CLS2550 - The romantic revolution in European thought and literature
6 points, SCA Band 1, 0.125 EFTSL
Undergraduate Faculty of Arts
Leader(s): Kate Rigby
Clayton Second semester 2009 (Day)
This unit will introduce students to the new forms of representation and ways of thinking that emerged in Europe in association with the Romantic movement. It will focus in particular on Romantic reconceptualisations of history and nationhood, God and nature, art and the self. Romanticism will be considered both as a revolutionary period in European history and as a continuing strand of Western culture. Writers discussed include Rousseau, Herder, Kant, Goethe, Schelling, Novalis, F. Schlegel, Kleist, Eichendorff, E. T. A. Hofmann, Wordsworth, Coleridge, Shelley, Keats, Byron, Clare and Lermontov.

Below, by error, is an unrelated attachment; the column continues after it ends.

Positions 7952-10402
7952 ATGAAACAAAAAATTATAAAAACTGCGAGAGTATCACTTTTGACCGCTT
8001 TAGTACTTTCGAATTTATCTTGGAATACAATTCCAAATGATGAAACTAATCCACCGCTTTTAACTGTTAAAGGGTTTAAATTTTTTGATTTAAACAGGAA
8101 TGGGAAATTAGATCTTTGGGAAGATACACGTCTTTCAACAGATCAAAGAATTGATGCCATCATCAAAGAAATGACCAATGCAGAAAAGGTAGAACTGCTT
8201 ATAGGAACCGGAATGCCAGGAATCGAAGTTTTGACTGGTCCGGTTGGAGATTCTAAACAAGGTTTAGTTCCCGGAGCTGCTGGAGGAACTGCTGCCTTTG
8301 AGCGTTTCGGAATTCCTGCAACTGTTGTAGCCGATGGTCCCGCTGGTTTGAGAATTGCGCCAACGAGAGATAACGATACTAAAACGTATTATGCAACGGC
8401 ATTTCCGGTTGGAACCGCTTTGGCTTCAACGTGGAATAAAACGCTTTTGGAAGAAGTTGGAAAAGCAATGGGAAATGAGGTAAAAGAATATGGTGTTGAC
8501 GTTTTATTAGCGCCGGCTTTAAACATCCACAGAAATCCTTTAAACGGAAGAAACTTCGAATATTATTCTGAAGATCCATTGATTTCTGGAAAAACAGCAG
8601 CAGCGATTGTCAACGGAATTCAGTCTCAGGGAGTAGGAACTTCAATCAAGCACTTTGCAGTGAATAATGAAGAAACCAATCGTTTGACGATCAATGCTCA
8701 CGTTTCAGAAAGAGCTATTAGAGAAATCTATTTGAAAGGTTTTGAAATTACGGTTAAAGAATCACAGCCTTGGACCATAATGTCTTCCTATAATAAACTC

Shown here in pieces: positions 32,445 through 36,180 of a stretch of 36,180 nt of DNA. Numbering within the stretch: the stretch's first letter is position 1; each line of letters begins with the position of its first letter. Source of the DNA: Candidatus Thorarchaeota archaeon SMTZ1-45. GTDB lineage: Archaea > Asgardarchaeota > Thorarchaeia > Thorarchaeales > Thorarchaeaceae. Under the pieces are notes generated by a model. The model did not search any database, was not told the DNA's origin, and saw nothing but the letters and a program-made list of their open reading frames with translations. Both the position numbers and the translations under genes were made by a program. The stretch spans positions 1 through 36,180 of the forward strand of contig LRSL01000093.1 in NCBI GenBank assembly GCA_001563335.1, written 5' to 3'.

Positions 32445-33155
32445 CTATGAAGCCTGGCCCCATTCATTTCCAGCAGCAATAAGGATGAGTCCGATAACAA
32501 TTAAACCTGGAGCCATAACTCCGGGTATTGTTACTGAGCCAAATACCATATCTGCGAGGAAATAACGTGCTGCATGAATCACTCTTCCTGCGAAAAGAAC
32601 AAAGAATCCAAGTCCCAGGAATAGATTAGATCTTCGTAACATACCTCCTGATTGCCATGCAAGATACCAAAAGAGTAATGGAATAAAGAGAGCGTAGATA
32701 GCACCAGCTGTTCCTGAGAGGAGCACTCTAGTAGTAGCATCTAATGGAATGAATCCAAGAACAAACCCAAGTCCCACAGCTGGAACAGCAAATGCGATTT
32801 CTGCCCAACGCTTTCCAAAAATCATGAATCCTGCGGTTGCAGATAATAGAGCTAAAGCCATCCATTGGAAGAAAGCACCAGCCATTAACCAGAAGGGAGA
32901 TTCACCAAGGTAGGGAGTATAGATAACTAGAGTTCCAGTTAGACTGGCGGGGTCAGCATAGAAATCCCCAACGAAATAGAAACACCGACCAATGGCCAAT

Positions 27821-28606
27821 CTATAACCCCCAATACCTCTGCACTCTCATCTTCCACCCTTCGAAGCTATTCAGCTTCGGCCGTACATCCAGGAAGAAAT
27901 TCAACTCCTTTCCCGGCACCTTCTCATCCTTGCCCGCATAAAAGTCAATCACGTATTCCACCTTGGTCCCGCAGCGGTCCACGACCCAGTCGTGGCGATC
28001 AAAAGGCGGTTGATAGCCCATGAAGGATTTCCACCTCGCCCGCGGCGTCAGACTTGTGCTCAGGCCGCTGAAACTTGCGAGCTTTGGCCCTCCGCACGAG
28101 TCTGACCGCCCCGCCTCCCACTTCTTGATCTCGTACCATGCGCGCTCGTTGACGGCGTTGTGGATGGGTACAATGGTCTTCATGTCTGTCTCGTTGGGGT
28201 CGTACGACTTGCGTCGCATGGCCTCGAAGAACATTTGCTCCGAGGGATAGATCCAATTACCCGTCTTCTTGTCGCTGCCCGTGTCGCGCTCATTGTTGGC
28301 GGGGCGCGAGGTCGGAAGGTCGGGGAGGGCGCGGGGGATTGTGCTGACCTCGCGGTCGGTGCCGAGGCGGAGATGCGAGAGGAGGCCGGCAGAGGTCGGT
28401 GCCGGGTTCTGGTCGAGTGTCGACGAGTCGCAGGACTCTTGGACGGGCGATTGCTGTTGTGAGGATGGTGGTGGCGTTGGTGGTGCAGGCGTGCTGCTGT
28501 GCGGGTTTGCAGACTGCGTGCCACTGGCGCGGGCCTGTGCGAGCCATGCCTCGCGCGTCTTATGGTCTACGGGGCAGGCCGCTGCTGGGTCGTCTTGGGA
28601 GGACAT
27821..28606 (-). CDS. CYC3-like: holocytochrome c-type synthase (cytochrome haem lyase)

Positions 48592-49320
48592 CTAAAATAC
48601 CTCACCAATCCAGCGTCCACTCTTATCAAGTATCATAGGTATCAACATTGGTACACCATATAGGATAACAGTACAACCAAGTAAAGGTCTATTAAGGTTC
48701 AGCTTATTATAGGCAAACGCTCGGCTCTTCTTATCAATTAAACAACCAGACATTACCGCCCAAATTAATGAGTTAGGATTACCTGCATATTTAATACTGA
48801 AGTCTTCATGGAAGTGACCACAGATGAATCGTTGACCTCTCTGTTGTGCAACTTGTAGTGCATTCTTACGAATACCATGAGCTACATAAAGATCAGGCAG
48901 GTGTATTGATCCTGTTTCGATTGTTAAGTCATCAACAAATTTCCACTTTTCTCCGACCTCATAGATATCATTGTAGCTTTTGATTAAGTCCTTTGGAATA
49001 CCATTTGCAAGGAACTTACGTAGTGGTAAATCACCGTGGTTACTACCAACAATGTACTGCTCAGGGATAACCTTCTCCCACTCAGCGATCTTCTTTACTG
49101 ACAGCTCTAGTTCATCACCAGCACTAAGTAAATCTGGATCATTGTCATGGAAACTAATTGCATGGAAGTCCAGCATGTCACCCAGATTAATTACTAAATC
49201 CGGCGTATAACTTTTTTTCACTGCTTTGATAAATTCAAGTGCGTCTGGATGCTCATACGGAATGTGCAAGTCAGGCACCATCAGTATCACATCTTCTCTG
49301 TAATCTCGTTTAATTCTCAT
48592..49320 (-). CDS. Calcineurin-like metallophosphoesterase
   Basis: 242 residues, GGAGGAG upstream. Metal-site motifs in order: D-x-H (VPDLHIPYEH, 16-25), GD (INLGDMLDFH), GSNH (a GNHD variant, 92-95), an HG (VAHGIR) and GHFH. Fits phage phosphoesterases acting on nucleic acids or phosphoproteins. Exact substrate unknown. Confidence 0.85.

Students who successfully complete this unit will have:
- Developed a general understanding of the new ways of thinking and writing about history and nationhood, God and nature, art and the self that were articulated by European philosophers and writers associated with the Romantic movement.
- Gained a more in-depth knowledge of the work of at least two Romantic philosophers and/or writers from different parts of Europe.
- Become more aware of the ongoing legacy of European Romanticism in contemporary Western culture.
- Continued the development of their skills in the areas of research, textual analysis and interpretation, and communication, both oral and written.
Third year students will in addition be expected to have:
- Integrated an understanding of one or more current approaches within literary or cultural theory into their analysis of Romantic literature and/or philosophy.
Essay (2500 words): 50%
Seminar paper (1000 words): 20%
Exam (1 hours): 30%
One 1-hour lecture and one 1-hour tutorial per week